Re: Education for tech writers

Subject: Re: Education for tech writers
From: "Marc A. Santacroce" <epubs -at- ricochet -dot- net>
To: Mike Stockman <stockman -at- jagunet -dot- com>, "TECHWR-L" <techwr-l -at- lists -dot- raycomm -dot- com>
Date: Fri, 17 Mar 2000 06:35:48 -0800

Karen, Mike,

Although my experience is the same as Mike's I think 'the times, they are a-changing'. When I started there were no TW degree programs or certificates. At some point, I think the certificate/degree will become a discriminator between starting TWs. This is one of those issues where the answer depends on geography. I don't see much demand for the certificate/degree in the SF Bay area, but I'm not sure that's the case elsewhere. we've had the certification discussion before, with (if memory serves me) certification considered more important 'back east' than 'out west' Me thinks the same might apply to certificate and degrees.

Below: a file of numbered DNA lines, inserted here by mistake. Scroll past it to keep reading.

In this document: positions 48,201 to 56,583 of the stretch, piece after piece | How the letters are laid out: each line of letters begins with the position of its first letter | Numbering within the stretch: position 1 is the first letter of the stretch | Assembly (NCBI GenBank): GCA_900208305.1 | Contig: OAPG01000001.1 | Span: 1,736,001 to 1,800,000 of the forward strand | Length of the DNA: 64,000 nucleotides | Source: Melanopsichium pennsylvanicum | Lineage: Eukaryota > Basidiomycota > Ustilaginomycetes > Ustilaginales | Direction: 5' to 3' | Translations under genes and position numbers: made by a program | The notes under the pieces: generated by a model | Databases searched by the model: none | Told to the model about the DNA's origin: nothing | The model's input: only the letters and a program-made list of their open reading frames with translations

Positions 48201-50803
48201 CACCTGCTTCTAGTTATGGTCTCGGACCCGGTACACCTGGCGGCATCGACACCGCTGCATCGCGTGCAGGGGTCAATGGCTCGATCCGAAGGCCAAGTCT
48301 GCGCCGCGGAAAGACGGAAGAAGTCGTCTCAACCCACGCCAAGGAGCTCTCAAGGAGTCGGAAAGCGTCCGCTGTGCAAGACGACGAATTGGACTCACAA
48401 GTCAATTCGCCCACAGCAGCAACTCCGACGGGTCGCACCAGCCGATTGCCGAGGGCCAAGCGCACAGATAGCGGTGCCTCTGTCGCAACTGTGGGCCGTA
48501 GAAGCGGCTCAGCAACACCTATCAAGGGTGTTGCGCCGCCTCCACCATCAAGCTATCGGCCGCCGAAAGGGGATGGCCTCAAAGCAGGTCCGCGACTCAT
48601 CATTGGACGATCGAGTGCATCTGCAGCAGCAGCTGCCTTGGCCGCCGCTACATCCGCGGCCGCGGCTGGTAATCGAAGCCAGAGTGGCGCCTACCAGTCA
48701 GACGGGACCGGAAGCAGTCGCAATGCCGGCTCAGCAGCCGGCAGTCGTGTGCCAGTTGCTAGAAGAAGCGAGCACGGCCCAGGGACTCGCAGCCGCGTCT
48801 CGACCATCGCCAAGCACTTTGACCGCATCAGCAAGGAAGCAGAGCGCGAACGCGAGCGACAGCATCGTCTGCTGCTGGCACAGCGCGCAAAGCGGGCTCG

On 3/16/00 5:07 PM, Karen Field (kfield -at- STELLCOM -dot- com) wrote:

>Keep in mind that my LT goals involve self-employment.

So you've answered your own question, then. If your long-term goals
involve self-employment, then the only thing that will serve your goals
are learning your field thoroughly and developing a reputation with peers
(and, more importantly, product developers). Formal training, whether
online or brick-and-mortar, never came up during my 10 years of
contracting. Clients cared about the quality of the work I'd done before,
and that was demonstrated by samples and references, plus reputation.

Hope this helps,

Marc A. Santacroce
Senior Technical Writer,
ePubs, Inc.

I love it here;
..there's no where I'd rather be,
.....there's nothing I'd rather be doing,
........and no one I'd rather be doing it with.

Previous by Author: Re: Contractors & Per Diem
Next by Author: Re: Contracting and Flexibility
Previous by Thread: RE: Education for tech writers
Next by Thread: Re: Education for tech writers

What this post helpful? Share it with friends and colleagues:

Sponsored Ads